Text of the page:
Curvilinear structured grids of the SAB ECOM-si. The high-resolution area were marked with red color grids. Horizontal resolution was about 1 km around the coast and 10 km off the shelf. The grid was generated with a moderate fitting of the coastline, but we never could do it using the structured grid. We have modified ECOM-si to introduce the non-orthogonal coordinate, which removes the restriction of 90 degree in the orthogonal curvilinear coordinates. It did improve the coastal fitting, but still is far away to resolve the complex irregular coastlines around the coast and in estuaries. Click figure to view a full size figure.

 

Co-tidal charts of semidiurnal tides (M2, S2, and N2). No diurnal tidal constituents were taken into the tidal simulation. Be aware that the tidal validation was made only by 3 tidal gage data around the coast. The best agreement of tidal elevation at these 3 stations was a result after the open boundary forcing was adjusted. Click figure to view a full size figure.

 

Fouthfortnightly/monthly variation of semidiurnal tides along the coast. The model does not include the diurnal constituents. The diurnal components were not taken into account based on their minor contributions to the total tidal elevations. Click figure to view a fill size figure.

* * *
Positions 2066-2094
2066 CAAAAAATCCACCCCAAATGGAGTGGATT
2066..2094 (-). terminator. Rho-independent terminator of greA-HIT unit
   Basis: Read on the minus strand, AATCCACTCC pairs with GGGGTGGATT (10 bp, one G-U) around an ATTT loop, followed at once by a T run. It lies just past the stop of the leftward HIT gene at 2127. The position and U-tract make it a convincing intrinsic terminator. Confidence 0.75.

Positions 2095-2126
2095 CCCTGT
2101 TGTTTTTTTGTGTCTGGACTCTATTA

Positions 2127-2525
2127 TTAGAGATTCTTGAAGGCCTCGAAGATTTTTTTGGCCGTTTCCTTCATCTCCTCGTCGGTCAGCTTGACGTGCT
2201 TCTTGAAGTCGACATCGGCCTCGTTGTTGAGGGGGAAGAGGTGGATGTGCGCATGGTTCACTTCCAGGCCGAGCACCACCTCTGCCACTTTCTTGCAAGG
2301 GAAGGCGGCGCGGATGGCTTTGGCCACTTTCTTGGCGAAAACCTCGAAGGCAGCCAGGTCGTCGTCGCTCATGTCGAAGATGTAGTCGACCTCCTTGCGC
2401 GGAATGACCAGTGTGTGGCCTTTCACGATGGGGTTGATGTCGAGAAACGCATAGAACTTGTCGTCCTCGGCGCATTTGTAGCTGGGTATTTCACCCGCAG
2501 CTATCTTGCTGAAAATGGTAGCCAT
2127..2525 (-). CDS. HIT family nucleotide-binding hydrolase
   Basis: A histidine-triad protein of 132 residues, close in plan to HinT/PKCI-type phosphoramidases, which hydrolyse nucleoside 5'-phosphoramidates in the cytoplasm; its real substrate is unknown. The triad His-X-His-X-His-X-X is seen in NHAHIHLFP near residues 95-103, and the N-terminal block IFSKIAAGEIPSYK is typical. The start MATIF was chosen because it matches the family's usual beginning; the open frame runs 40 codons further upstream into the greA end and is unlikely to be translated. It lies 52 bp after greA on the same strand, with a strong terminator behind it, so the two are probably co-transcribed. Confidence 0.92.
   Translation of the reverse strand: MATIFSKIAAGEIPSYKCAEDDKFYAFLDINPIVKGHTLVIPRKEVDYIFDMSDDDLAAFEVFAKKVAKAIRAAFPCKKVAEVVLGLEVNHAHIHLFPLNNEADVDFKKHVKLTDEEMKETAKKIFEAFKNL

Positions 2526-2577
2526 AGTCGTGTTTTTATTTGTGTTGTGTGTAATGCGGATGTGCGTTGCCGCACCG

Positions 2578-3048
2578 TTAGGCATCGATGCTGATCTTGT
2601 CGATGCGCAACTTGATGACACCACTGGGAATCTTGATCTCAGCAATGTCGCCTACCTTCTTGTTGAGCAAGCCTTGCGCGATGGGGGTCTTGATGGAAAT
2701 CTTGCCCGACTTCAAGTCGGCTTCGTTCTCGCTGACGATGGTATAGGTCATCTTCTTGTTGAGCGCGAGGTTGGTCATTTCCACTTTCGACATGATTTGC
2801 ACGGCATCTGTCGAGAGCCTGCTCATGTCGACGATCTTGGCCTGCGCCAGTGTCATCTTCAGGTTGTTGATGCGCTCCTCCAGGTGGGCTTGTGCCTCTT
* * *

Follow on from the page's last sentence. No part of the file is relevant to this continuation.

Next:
2-D view of the tidal animation. This animation was made based on the M2 tidal output with the free graphics software "GRI". The current vectors were selected every few grid points to produce a viewable animation. Click figure to view the animation.

 

 

3-D view of the tidal animation. This animation was made using the commerical software. The animation software was good one, but it was difficult to learn how to use it. A Fortran program is needed to prepare the data for animation. We stoped using this software after the Open DX was available. Click figure to view the animation.

 

A 2-D view of the formation of the low-salinity front due to freshwater discharges from rivers. In this idealized experiments, the discharge rate of each river is specified using its 20-year mean value. The background salinity is specified as a constant (35 ppt). Click figure to view the animation.

 

Animation of the formation of the low-salinity front. An idealized case model resuls for the river discharge case. The only two forcings were considered in this case: 1) tides and 2) river discharge. Click figure to view the animation.

 

 

 

The animation of the salinity variation on the cross-shelf section during the upwelling-favorable wind event under the background condition with tides and river discharges. Click figure to view

 

The animation of the near-surface salinity under the upwelling-favorable wind condition. This animation clearly shows that the low-salinity water can cross the inner shelf front and enter the mid-shelf. The suggestion about the groundwater output over the mid-shelf is hard to believe it is true. Click figure to view the animation.

 

A 3-D view of the fluid particle trajectories over the inner shelf of SAB before and during the upwelling-favorable wind condition. All the particles are released along the coast before the wind forcing is added. It is interesting that the cross-shelf movement of particles really follow the local bathymetry. Click figure to view the animation.

«PreviousNext» Posted on January 6, 2014